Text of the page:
Objective: The purpose of this study is to retrospectively investigate whether pretreatment multiparametric MRI findings can predict biochemical recurrence in patients who underwent radical prostatectomy (RP) for localized prostate cancer.
Materials and methods: In this study, 282 patients with biopsy-proven prostate cancer who received RP underwent pretreatment MRI using a phased-array coil at 3 T, including T2-weighted imaging (T2WI), diffusion-weighted imaging (DWI), and dynamic contrast-enhanced MRI (DCE-MRI). MRI variables included apparent tumor presence on combined imaging sequences, extracapsular extension, and tumor size on DWI or DCE-MRI. Clinical variables included baseline prostate-specific antigen (PSA) level, clinical stage, and Gleason score at biopsy. The relationship between clinical and imaging variables and biochemical recurrence was evaluated using Cox regression analysis.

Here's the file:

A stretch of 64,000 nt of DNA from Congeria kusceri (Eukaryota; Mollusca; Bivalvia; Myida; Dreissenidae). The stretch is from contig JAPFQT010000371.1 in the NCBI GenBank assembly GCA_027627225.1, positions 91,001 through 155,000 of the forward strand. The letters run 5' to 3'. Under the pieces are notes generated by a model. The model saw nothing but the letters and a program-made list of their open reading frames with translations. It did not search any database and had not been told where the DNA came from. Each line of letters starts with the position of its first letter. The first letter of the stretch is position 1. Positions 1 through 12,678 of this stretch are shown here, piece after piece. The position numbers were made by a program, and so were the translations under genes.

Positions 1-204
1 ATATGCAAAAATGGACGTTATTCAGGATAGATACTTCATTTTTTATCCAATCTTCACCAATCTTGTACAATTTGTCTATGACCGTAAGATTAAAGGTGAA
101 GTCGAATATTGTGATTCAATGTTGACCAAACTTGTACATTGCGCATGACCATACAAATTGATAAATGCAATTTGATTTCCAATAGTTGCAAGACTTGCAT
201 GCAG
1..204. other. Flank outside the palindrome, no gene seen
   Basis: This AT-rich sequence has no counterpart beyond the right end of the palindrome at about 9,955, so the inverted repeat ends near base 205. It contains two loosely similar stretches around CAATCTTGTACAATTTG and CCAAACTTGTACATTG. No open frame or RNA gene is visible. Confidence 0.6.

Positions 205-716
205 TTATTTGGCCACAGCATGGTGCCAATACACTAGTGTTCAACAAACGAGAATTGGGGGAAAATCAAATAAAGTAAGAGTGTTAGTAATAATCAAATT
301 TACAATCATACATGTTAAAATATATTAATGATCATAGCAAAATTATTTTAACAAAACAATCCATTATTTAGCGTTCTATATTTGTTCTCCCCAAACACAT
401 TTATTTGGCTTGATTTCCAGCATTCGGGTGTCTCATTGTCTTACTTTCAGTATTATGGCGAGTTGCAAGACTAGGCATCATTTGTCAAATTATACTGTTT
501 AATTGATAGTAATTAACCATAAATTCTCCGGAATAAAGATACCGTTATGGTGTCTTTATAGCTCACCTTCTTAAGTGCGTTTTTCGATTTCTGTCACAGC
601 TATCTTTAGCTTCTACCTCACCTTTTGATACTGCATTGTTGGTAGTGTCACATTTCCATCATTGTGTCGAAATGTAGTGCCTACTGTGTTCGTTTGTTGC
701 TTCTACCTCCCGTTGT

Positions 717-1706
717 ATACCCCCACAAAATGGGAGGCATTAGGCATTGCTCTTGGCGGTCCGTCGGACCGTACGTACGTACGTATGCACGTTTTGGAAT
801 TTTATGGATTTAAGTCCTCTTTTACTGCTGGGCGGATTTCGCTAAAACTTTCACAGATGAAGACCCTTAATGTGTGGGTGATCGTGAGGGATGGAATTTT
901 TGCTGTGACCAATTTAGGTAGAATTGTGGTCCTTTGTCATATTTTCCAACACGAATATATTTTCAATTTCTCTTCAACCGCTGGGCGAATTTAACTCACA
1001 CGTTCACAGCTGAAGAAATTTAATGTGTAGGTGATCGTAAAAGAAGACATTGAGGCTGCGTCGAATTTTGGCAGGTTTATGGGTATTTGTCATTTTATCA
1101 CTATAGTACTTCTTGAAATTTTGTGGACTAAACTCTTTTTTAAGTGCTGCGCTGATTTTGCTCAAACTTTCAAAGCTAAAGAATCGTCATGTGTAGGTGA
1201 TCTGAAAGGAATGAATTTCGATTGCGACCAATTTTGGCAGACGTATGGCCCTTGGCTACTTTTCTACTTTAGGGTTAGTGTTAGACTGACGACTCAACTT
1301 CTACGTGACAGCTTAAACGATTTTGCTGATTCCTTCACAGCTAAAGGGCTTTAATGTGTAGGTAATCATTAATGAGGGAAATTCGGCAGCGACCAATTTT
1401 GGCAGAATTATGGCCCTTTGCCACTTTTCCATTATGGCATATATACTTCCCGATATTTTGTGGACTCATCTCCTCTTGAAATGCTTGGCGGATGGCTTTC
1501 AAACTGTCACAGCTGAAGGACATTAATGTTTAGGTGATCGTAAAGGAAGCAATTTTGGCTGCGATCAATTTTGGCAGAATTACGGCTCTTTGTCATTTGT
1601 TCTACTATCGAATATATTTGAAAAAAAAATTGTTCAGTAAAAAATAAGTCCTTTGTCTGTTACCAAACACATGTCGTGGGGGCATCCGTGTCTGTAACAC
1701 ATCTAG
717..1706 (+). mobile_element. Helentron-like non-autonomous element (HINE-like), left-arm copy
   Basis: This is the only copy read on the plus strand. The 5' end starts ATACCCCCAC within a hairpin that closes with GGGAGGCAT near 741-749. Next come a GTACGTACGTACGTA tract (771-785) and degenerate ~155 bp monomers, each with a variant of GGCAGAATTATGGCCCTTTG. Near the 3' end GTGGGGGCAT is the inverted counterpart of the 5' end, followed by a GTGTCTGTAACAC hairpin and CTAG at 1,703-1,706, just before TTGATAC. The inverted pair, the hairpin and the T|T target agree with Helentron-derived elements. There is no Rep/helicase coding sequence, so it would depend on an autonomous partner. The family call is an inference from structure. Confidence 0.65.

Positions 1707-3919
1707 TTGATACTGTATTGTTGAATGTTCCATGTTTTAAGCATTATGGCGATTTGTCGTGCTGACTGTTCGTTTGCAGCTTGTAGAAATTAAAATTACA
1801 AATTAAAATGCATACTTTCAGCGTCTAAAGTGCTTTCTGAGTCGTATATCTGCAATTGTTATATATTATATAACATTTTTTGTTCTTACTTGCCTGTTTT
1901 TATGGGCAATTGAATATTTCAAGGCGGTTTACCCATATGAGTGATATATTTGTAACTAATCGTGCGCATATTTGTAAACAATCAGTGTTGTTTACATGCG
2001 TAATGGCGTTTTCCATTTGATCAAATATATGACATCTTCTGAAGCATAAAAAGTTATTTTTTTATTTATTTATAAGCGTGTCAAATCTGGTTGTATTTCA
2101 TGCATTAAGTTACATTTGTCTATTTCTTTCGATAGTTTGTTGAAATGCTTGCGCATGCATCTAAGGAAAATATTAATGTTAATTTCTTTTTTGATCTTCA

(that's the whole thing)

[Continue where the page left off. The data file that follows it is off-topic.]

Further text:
Results: After a median follow-up of 26 months, biochemical recurrence developed in 61 patients (22%). Univariate analysis revealed that all the imaging and clinical variables were significantly associated with biochemical recurrence (p < 0.01). On multivariate analysis, however, baseline PSA level (p = 0.002), Gleason score at biopsy (p = 0.024), and apparent tumor presence on combined T2WI, DWI, and DCE-MRI (p = 0.047) were the only significant independent predictors of biochemical recurrence. Of the independent predictors, apparent tumor presence on combined T2WI, DWI, and DCE-MRI showed the highest hazard ratio (2.38) compared with baseline PSA level (hazard ratio, 1.05) and Gleason score at biopsy (hazard ratio, 1.34).
Conclusion: The apparent tumor presence on combined T2WI, DWI, and DCE-MRI of pretreatment MRI is an independent predictor of biochemical recurrence after RP. This finding may be used to construct a predictive model for biochemical recurrence after surgery.